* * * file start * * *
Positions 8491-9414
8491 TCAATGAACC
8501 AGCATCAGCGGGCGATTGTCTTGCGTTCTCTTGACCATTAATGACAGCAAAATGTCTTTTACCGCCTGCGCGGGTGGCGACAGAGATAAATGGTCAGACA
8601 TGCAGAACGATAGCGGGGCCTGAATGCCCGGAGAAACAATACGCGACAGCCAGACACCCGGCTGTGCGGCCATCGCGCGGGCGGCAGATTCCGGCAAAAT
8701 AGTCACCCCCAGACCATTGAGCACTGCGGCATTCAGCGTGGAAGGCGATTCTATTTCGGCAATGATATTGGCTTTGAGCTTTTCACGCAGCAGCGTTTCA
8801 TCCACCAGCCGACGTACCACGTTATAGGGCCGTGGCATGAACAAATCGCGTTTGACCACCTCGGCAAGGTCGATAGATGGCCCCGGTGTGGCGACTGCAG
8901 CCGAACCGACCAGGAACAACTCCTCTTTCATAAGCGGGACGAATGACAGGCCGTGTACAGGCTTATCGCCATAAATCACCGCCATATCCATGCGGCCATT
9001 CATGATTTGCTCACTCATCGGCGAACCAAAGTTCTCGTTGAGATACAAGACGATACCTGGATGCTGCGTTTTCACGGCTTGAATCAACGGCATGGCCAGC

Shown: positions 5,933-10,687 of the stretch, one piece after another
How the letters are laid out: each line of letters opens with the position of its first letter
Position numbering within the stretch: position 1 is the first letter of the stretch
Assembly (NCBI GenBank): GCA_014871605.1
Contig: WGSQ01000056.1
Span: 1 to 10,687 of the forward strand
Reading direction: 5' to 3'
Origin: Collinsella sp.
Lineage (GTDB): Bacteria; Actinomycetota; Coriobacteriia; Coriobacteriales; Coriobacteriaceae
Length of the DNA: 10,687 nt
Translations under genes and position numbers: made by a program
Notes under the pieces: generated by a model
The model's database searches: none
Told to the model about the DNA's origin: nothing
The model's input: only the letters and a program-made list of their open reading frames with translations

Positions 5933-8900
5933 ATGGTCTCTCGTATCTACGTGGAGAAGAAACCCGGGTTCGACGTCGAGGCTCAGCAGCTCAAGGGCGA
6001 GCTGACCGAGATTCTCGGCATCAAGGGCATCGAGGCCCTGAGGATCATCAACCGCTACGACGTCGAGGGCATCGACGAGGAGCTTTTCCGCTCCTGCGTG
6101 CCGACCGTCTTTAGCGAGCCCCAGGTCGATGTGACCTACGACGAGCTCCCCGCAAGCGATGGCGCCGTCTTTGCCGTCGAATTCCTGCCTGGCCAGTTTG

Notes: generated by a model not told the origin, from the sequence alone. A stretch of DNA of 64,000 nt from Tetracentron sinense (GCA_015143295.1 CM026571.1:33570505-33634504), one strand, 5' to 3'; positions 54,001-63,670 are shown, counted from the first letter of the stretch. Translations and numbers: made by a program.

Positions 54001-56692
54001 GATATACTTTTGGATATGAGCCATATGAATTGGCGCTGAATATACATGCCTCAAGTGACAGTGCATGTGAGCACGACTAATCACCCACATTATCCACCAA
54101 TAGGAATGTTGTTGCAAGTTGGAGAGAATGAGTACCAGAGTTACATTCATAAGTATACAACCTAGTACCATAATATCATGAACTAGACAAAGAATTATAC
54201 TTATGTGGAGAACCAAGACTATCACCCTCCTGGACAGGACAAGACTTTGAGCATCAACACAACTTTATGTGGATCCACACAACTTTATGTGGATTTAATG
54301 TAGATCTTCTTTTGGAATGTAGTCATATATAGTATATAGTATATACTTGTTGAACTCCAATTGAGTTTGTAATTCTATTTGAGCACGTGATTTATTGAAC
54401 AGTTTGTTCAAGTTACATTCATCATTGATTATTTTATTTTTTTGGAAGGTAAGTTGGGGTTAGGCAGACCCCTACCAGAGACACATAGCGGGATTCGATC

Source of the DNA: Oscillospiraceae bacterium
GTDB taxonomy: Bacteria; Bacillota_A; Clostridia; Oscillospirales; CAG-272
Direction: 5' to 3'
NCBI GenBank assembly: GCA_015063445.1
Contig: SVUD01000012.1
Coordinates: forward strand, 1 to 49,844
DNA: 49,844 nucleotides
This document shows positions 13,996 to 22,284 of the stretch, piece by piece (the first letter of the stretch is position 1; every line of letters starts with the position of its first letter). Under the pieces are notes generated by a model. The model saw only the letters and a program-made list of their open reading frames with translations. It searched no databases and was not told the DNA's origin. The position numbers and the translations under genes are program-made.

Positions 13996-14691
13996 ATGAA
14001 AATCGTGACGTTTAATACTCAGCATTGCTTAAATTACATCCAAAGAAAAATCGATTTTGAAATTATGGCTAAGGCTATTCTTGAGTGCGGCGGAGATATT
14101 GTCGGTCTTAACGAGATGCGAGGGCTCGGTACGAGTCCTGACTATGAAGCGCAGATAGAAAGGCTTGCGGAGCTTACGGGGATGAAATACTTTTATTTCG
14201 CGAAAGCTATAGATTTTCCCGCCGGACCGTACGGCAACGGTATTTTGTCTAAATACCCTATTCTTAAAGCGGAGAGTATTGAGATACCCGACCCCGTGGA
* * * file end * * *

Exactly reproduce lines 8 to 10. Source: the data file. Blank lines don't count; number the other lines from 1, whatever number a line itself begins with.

9001 CATGATTTGCTCACTCATCGGCGAACCAAAGTTCTCGTTGAGATACAAGACGATACCTGGATGCTGCGTTTTCACGGCTTGAATCAACGGCATGGCCAGC

Shown: positions 5,933-10,687 of the stretch, one piece after another
How the letters are laid out: each line of letters opens with the position of its first letter